Abortion has compromised Christians

“I’d consider voting for [insert political candidate], but, well, abortion…”

“I never would’ve voted for [insert political candidate], but, there’s abortion…”

If you’re a Christian, odds are really good that you’re familiar with statements similar to these, and it’s quite likely you’ve made them yourself.  I know I have.

There is no single issue that comes remotely close to very literally covering a multitude of other policy sins than the Christian’s disdain for abortion.

And I think we’re fighting the wrong battle, and it’s costing us a larger war.

To be clear, I am pro-life.  But in being pro-life, I support all efforts to protect and nurture life: I’m not a pacifist, but I’m quite anti-war; I’m anti-capital punishment; I’m in favor of welfare to assist the poor; and I support reforms to end discrimination wherever it is entrenched.  It’s blatant hypocrisy to oppose abortion but then do nothing to assist the suffering, abused, and dying all around us.

I don’t think abortion is quite as black-and-white an issue as people like to make it.  The whole concept of “abortion is murder” didn’t begin until the late 1970s when Jerry Falwell, Pat Robertson and their ilk formed the Christian Coalition and used abortion as part of their effort to politicize the Church in a partisan manner.  And I’d agree that killing a late-term baby that is fully formed is murder, because that baby’s a human life that can live outside the womb.  I also think it’s ethically wrong to abort a fetus prior to that point during development because that is playing God – presuming to take ownership over a human life that has been initiated – but it’s incorrect to label that as murder, properly, because a zygote or very early stage fetus is not fully human in the same way you and I are; but, regardless, I do agree it’s morally wrong.

I welcome the input from those who are pro-choice on the grounds that a woman has the right to choose what to do with her body, because I have tried to understand that rationale, but I don’t get it.  And I don’t understand it for this reason: there are myriad things the government already prevents all of us from doing to our bodies – it’s illegal to use illicit drugs; it’s illegal to expose yourself in public; it’s illegal to kill yourself – so I think it’s disingenuous and misleading to fall on the sword of “it’s my body” when our bodies are already regulated by the government.  Right?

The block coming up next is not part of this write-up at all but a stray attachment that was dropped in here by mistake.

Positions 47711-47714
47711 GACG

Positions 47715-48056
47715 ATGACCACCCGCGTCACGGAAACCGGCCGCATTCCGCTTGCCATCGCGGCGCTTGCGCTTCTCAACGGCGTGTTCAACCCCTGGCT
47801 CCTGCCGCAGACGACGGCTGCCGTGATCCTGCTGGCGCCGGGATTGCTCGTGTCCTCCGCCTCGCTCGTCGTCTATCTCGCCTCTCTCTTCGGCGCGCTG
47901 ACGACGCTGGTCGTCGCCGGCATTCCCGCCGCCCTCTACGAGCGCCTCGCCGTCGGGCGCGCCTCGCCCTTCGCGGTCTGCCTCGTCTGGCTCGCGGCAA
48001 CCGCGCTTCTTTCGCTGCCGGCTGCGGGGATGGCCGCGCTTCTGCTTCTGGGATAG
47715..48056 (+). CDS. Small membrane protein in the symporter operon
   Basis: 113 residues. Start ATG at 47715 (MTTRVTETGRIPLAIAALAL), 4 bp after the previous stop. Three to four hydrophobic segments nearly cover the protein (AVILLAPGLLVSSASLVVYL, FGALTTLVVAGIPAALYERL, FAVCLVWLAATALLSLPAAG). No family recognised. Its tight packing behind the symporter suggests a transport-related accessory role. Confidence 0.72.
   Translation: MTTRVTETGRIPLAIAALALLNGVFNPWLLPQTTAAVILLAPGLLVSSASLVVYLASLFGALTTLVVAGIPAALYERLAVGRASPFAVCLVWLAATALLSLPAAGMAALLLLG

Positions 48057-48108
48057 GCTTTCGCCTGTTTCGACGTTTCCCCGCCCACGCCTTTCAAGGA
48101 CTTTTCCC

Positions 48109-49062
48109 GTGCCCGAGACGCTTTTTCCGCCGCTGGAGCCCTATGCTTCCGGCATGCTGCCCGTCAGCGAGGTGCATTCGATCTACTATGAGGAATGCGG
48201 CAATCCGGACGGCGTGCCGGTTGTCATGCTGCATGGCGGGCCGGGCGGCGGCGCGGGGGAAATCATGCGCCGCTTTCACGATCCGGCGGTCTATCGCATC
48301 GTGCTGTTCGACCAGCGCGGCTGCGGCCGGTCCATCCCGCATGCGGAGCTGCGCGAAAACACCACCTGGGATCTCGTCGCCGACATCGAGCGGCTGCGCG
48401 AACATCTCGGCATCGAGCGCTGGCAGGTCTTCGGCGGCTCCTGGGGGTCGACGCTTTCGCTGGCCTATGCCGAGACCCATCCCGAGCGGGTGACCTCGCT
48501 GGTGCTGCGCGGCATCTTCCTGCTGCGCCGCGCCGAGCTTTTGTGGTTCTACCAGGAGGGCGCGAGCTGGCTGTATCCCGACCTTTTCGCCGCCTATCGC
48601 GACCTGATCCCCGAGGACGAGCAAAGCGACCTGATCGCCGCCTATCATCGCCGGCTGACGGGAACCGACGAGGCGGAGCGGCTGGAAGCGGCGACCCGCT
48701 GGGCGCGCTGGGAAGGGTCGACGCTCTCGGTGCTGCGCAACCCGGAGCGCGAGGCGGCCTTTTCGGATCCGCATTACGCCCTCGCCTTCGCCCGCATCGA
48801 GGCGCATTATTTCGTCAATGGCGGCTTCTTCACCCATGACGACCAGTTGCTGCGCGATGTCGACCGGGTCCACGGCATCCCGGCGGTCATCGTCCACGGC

But despite all this, I think fighting over abortion being illegal or legal is almost utterly pointless.  Christians have been duped into thinking this is a political issue that they should fall lockstep behind Republicans on.  Why?  Because there were a lot of abortions even when it was illegal, before Roe v. Wade passed in 1973.  So while making it illegal may indeed reduce the number, it wouldn’t come anywhere close to eliminating abortion, which should be the goal of those who are pro-life.  And the ways to eliminate abortion are the exact same whether it is illegal or not: improve access to birth control; increase and improve sex education; improve the economic situations of the poor; make adoption easier and increase its incentives.

I guarantee that if the pro-life effort fully switched to supporting those issues, the abortion numbers would drop far, far more than they would simply if it was made illegal.  Guaranteed.  Because while there are no hard statistics on abortions before they were legalized, estimates range that there were anywhere from between 200,000 to 1.2 million per year during the 1950s.  Considering that there were an estimated 740,000 in 1973, I’d hazard the 1.2 million estimate is too high, but easily there were anywhere between 200,000 – 500,000 illegal abortions per year.  The average number since Roe v. Wade hovered around the 1.5 million per year mark until decreasing steadily through the 2000s until it’s approximately 850,000 annually.

So, roughly, making abortion illegal could see a reduction from around 850,000 per year to 200,000 – 500,000 per year.  OR, pro-life advocates could focus on proven methods of assisting women in preventing unwanted pregnancies and making adoption much easier and attractive, and virtually eliminate abortion, illegal or not.

Truly, then, there is no reason why an entire person’s voting choices should boil down to where a candidate or party stands on abortion’s legality.  There are far more issues that can reduce abortion numbers than the court system ever could (let alone the vast amount of other policies that impact people and the planet in ways that God cares just as deeply about).  And, consequently, assist with other pro-life issues such as caring for the least of these, as Jesus commanded.  It is far past time for Christians to better inform themselves regarding the myriad problems that confront society than to rely on a simple “yes” or “no” answer to a drastically oversimplified political red herring.

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